Of bishop William Alnwick’s forty-two surviving accounts from 1438–45, nine contain injunctions in English, all of which are addressed to women’s houses. (Alnwick also presided over Lollard cases, for which see “Lollardy Trials,” p. 59).The visitation of the priory of Ankerwyke of the order of St. Benet, the diocese of Lincoln, begun and performed in its chapterhouse, on the tenth day of the month of October in the year of our Lord, 1441, by the reverend father in Christ and lord, William, by the grace of God bishop of Lincoln, in the sixteenth year of his consecration and sixth of his translation . . .1 [1.] Dame Margery Kyrkeby says that all the houses and buildings within the priory are going to ruin, and three useful and necessary houses have fallen down, thrown to the ground because of the carelessness and negligence of the prioress, namely the sheepfold (which was worn out by the fault of the prioress, who was then at a wedding at Bromhall),2 another house in which dairy products are made, also a barn of which the timber, because it was not gathered together, is now burned. She3 confesses being at the wedding; she confesses the burning and also the remainder of the article. [2.] Also, that the prioress alone keeps and all her time has kept the common seal of the house so that she can do with it whatever she wishes without the knowledge and consultation of the nuns. She confesses that she alone has kept the seal in her turn for the time, years and days, and sometimes with other fellow nuns, provided there have been any who are discrete there. [3.] Also, there used to be customarily many notable vestments; where they have gone or whether they be there is not known; it is believed, however, that they have been removed from the house.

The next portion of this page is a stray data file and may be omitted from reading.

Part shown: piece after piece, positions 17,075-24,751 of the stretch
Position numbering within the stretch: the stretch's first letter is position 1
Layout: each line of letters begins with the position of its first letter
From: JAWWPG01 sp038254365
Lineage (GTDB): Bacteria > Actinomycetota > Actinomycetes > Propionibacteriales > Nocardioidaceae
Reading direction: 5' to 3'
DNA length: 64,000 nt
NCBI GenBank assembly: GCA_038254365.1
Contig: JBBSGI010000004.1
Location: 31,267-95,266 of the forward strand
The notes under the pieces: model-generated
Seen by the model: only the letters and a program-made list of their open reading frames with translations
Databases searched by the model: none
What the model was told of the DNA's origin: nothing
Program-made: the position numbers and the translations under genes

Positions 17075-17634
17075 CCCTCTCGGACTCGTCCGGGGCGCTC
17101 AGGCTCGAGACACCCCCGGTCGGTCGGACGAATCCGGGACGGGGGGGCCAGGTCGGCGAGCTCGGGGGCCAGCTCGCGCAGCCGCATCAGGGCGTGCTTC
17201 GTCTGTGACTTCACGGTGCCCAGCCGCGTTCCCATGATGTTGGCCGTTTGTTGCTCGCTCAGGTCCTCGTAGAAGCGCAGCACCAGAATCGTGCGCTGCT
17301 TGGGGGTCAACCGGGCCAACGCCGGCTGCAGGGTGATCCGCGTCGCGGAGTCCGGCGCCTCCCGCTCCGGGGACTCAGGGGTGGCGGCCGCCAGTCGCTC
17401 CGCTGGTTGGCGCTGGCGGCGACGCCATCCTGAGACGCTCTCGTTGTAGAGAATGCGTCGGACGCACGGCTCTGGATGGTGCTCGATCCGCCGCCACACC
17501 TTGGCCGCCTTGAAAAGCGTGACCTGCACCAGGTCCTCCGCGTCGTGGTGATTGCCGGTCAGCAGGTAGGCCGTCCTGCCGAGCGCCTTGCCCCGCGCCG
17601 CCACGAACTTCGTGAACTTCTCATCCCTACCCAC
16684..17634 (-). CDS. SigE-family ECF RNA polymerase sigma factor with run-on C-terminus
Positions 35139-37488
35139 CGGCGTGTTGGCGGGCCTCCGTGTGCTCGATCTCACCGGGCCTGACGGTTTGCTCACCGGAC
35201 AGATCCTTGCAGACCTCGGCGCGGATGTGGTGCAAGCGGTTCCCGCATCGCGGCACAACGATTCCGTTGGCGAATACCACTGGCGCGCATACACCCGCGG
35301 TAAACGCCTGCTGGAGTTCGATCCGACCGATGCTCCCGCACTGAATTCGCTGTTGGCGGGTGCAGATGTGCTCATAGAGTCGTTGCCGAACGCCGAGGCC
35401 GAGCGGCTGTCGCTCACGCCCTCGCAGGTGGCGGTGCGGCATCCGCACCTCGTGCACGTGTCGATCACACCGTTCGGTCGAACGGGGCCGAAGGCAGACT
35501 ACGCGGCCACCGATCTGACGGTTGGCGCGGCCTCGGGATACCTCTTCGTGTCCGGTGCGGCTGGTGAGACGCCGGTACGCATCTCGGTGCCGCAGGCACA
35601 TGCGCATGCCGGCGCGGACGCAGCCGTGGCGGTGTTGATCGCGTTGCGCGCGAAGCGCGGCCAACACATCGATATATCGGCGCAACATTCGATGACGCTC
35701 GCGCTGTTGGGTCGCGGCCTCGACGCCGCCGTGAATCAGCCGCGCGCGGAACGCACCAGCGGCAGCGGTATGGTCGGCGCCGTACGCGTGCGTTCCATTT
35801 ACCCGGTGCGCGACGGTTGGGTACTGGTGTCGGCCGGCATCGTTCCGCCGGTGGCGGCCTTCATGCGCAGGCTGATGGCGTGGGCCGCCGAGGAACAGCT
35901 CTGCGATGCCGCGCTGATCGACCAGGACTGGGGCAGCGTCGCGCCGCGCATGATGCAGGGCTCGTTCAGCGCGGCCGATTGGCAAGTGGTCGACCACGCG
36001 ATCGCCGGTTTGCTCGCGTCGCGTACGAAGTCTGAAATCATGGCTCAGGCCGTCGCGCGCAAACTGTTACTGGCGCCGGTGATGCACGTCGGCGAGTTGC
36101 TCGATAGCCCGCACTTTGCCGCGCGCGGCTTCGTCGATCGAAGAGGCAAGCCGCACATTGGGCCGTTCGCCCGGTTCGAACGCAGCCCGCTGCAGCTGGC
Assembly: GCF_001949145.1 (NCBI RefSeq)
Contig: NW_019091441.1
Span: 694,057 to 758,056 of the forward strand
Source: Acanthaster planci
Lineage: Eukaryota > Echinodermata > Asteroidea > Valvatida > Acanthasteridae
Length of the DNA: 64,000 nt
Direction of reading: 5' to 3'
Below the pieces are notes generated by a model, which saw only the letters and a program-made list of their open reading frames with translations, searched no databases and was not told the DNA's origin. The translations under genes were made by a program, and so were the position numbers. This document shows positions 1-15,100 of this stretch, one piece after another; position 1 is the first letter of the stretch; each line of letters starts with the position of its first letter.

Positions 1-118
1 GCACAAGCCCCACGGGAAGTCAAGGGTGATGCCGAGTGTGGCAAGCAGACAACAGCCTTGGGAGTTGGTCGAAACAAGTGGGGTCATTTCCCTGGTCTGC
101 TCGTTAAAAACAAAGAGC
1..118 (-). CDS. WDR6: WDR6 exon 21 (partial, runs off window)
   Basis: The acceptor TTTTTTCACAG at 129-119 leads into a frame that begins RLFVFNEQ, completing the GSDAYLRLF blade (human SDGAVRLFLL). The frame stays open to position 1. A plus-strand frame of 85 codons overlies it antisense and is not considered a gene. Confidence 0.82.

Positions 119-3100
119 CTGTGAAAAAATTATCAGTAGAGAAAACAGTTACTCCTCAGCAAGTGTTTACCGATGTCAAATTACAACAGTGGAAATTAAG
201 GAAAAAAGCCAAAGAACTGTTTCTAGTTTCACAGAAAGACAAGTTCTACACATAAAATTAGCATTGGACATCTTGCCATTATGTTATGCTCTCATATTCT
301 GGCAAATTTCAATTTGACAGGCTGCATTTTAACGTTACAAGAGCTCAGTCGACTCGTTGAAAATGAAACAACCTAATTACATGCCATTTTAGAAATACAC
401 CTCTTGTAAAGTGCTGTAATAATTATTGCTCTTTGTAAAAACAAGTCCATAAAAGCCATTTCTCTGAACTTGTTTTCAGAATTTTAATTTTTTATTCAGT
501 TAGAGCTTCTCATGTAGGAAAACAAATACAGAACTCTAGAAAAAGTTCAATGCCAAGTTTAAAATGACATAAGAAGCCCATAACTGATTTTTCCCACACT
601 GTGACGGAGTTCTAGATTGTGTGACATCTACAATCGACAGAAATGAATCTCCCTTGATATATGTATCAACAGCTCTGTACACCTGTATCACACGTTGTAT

She says that all the things that she received from the last prioress remain there in the house, about which she shows a schedule concerning the donation of the vestments and jewels. [4.] Also, they had four chalices, and now they do not even have one. She confesses that there were four, of which two were in the house; the third is in pawn to Thomas Stanes [with the consent of the convent]; the fourth has been taken apart, also with the convent’s consent. [5.] Also, the prioress caused a silver thurible and a silver chalice, the heaviest which they had, to be broken up to make a cup for use at table, and she gave the chalice and censer as broken silver to one brother William Tudyngtone, a monk of Chertsey,4 so that he might take an order to make the aforesaid cup from it and because the prioress had been given to understand that he had paid for the making of the chalice . . .5 and she did not have enough to pay him. The cup remains in the hands of the said monk. She confesses the article, but she first had communication, as she asserts, with the convent, who all say that concerning this a discussion was not held in the chapter nor was the consent of all had, but only that the majority had no knowledge of the deed before it was done. [6.] Also, she says that there used to be ten beautiful psalters kept in the house, some of which the prioress has given away and alienated. She confesses that she lent three, one to the prioress of Bromhall; she denies she did it without the consent of the convent. [7.] Also, that in the past year in a place called “ly parkis,” two miles distant from the priory, she sold a hundred oaks without asking any counsel or consent of the convent and under no compulsion of necessity. She denies the article.[8.] Also, at Alderbourne6 she caused beeches to be felled at an unseasonable time so that they will never grow again, and therefore they are destroyed forever.